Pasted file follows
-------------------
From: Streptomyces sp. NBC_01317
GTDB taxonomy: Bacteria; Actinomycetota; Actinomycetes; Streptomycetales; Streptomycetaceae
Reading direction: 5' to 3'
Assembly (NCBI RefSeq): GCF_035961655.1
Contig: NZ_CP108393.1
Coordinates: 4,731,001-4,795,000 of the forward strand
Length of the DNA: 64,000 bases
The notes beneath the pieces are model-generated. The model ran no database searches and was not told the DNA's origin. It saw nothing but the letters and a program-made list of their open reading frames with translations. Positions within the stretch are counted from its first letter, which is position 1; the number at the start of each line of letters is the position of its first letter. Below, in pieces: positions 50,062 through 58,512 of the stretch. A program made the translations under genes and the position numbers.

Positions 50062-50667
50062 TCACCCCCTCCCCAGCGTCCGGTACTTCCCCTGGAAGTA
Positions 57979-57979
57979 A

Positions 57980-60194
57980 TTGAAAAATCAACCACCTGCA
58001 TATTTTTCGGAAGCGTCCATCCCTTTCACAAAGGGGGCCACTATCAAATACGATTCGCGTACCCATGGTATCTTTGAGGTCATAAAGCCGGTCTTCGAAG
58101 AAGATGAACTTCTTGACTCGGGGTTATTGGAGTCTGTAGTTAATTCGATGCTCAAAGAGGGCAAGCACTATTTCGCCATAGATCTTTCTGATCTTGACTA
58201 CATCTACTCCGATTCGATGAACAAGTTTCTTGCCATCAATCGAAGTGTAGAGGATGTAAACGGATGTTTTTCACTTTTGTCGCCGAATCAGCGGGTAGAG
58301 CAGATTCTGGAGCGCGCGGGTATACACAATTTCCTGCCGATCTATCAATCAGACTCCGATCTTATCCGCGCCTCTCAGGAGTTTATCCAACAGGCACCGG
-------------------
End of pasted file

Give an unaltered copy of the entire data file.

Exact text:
From: Streptomyces sp. NBC_01317
GTDB taxonomy: Bacteria; Actinomycetota; Actinomycetes; Streptomycetales; Streptomycetaceae
Reading direction: 5' to 3'
Assembly (NCBI RefSeq): GCF_035961655.1
Contig: NZ_CP108393.1
Coordinates: 4,731,001-4,795,000 of the forward strand
Length of the DNA: 64,000 bases
The notes beneath the pieces are model-generated. The model ran no database searches and was not told the DNA's origin. It saw nothing but the letters and a program-made list of their open reading frames with translations. Positions within the stretch are counted from its first letter, which is position 1; the number at the start of each line of letters is the position of its first letter. Below, in pieces: positions 50,062 through 58,512 of the stretch. A program made the translations under genes and the position numbers.

Positions 50062-50667
50062 TCACCCCCTCCCCAGCGTCCGGTACTTCCCCTGGAAGTA
Positions 57979-57979
57979 A

Positions 57980-60194
57980 TTGAAAAATCAACCACCTGCA
58001 TATTTTTCGGAAGCGTCCATCCCTTTCACAAAGGGGGCCACTATCAAATACGATTCGCGTACCCATGGTATCTTTGAGGTCATAAAGCCGGTCTTCGAAG
58101 AAGATGAACTTCTTGACTCGGGGTTATTGGAGTCTGTAGTTAATTCGATGCTCAAAGAGGGCAAGCACTATTTCGCCATAGATCTTTCTGATCTTGACTA
58201 CATCTACTCCGATTCGATGAACAAGTTTCTTGCCATCAATCGAAGTGTAGAGGATGTAAACGGATGTTTTTCACTTTTGTCGCCGAATCAGCGGGTAGAG
58301 CAGATTCTGGAGCGCGCGGGTATACACAATTTCCTGCCGATCTATCAATCAGACTCCGATCTTATCCGCGCCTCTCAGGAGTTTATCCAACAGGCACCGG